• Follow KHEAA on social media to receive the latest college access and financial aid information.
  • Take advantage of the FREE college access products and services on

Middle School Planner

Register for a MyKHEAA account.

Learn about the KEES program, which lets you earn money for college.

Learn to manage your time.

Think about jobs that interest you.

Check out summer programs available in your community.

Ninth-Grade Planner


Take the most challenging courses you can. (Kentucky’s Pre-College Curriculum)

Get involved in extracurricular activities and community volunteer work.

    Get organized. Create a college access file for:
  • Copies of report cards.
  • Lists of awards and honors.
  • Descriptions of school and community activities, including paid and volunteer work.

Work hard in class. The grades you earn will be part of your final high school GPA and can earn you KEES money.

Register on for a MyKHEAA account and to receive the Your KHEAA College Connection newsletter.


Attend any career days offered by your school or in your community.

Talk with your school counselor and parents about a plan that will prepare you for college.

Research college costs and talk with your parents about saving for college.


Meet with your school counselor to set your sophomore schedule. A tough course load may pay off with scholarships and help you get into the school of your choice.

Ask your counselor about Advanced Placement (AP) and dual credit courses.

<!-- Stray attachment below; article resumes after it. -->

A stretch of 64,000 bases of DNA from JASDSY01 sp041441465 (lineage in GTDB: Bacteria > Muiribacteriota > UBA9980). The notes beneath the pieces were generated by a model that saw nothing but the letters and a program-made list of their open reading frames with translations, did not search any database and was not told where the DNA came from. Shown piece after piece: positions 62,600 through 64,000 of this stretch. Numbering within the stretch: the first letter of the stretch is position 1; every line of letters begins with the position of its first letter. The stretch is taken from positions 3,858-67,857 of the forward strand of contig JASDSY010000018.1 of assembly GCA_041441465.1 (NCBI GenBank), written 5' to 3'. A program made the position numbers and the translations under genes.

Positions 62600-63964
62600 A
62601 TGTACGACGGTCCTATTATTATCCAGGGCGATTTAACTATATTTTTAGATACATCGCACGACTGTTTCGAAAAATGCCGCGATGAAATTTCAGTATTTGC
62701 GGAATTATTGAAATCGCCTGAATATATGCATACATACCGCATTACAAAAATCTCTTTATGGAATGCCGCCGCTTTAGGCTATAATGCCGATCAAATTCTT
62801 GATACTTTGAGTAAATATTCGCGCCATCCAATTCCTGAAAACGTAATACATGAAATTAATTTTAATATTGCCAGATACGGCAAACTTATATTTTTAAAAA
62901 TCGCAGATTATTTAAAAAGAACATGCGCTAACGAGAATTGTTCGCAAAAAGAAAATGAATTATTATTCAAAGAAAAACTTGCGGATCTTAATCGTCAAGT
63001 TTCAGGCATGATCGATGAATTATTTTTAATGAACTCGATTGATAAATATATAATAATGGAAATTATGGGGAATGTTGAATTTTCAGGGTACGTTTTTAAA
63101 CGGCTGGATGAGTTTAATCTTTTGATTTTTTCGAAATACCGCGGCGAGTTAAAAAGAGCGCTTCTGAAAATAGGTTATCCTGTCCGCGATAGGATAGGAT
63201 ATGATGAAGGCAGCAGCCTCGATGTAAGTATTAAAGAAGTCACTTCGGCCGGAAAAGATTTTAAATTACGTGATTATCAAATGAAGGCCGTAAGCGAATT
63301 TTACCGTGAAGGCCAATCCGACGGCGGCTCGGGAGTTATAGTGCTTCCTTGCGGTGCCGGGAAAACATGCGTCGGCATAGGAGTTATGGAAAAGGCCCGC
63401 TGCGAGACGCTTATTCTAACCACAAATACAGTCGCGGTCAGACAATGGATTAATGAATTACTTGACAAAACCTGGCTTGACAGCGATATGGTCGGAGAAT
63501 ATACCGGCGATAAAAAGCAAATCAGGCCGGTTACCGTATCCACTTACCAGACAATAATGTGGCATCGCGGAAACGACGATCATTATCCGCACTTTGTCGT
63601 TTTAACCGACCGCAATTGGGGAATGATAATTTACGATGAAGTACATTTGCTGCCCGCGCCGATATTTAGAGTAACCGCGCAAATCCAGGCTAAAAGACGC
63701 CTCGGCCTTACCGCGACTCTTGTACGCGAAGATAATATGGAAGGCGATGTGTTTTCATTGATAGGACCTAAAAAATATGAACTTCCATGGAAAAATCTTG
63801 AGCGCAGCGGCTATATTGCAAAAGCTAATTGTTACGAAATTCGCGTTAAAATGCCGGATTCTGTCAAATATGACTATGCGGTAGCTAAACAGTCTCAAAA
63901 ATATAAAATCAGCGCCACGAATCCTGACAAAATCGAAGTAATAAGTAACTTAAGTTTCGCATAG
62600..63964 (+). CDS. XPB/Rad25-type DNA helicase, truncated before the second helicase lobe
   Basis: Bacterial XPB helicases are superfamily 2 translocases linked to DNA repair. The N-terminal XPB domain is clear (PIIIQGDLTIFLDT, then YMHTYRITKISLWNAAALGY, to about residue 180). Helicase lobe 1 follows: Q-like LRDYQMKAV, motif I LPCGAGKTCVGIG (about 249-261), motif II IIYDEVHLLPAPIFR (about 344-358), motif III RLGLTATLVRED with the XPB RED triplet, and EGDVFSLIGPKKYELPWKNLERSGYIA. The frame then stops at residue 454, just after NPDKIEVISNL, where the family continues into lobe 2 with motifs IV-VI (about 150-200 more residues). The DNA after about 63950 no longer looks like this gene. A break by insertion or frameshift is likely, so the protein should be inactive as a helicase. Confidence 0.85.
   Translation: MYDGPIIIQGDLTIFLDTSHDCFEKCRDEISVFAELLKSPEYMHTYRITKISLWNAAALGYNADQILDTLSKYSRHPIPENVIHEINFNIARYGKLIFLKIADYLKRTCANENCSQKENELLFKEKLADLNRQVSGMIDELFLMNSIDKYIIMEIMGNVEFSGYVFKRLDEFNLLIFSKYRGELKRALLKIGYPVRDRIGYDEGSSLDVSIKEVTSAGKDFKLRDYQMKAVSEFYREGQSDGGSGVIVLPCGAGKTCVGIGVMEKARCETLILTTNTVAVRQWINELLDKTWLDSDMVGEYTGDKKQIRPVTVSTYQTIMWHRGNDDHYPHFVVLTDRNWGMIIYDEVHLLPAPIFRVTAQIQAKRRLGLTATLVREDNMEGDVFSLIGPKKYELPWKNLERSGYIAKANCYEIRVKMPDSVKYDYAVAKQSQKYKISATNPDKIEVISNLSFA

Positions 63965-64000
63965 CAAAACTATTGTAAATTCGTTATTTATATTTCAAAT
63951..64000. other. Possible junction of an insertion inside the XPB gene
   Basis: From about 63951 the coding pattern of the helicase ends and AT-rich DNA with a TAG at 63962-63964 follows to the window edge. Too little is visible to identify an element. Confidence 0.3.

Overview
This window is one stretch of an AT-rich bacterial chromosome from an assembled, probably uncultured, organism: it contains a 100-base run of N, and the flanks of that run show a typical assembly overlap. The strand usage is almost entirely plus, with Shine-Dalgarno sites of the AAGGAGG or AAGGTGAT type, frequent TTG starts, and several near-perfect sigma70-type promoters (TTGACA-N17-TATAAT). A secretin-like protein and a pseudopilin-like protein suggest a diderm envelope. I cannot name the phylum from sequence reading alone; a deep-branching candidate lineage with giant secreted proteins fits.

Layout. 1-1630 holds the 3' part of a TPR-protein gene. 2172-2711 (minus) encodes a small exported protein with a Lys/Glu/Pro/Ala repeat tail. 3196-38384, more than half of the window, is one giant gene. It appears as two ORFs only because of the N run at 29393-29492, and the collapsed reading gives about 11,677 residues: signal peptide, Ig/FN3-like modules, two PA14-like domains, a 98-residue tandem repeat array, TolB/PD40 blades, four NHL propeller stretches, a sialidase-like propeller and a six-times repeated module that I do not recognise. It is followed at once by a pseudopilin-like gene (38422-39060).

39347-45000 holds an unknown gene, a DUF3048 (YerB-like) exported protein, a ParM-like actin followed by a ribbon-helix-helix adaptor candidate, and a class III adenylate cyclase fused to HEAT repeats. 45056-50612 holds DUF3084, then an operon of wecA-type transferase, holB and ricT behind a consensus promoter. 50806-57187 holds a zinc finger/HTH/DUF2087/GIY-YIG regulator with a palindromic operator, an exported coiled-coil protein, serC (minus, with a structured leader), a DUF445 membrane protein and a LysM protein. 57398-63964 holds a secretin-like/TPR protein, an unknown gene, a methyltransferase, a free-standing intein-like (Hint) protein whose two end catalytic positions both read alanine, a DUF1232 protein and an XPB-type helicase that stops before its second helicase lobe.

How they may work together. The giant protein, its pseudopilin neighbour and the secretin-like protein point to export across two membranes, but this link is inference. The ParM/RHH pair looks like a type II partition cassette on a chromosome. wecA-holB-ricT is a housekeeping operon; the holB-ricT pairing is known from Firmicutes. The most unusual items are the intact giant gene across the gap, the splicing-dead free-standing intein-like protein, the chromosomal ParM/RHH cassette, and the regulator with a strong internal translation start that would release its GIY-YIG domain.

Ask your counselor about International Baccalaureate (IB) or Cambridge Advanced International (CAI) courses if your school offers either of those programs.


Continue to explore interests and careers.

Start thinking about the colleges you might like to attend.


Check into summer enrichment programs that interest you.

Attend a summer camp at a college near you.


Use your MyKHEAA account to check your KEES account and to make sure the information is correct. If you find an error, ask your counselor to have it corrected.

Tenth-Grade Planner


Discuss your college plans with your school counselor, parents or other trusted adults.

Review your transcript to make sure you’re on track to graduate and be admitted.

Stay involved in extracurricular activities and community volunteer work. Take leadership roles if possible.


Become familiar with general college admission requirements.

Work hard and develop good study habits. The better your grades, the more KEES money you can earn.

Make notes in your college access file about awards, accomplishments and volunteer work.


Start a file for information about financial aid, schools that interest you and campus life.

Read as many books as possible from a comprehensive reading list. It’s one of the best ways of preparing for the ACT and for college.


Work on your writing skills. No matter what you do in life, you’ll probably have to write.

Start thinking about financial aid. Review the KHEAA College Cost Calculator.

If you live in the Fifth Congressional District, ask your counselor about the Rogers Scholars Program.


Check out March 2 Success, a free website that can help you in language arts, mathematics, and science.

Check out colleges online to find their requirements for admission.


Sign up for challenging classes as a junior. It may help with scholarships and getting into the school of your choice.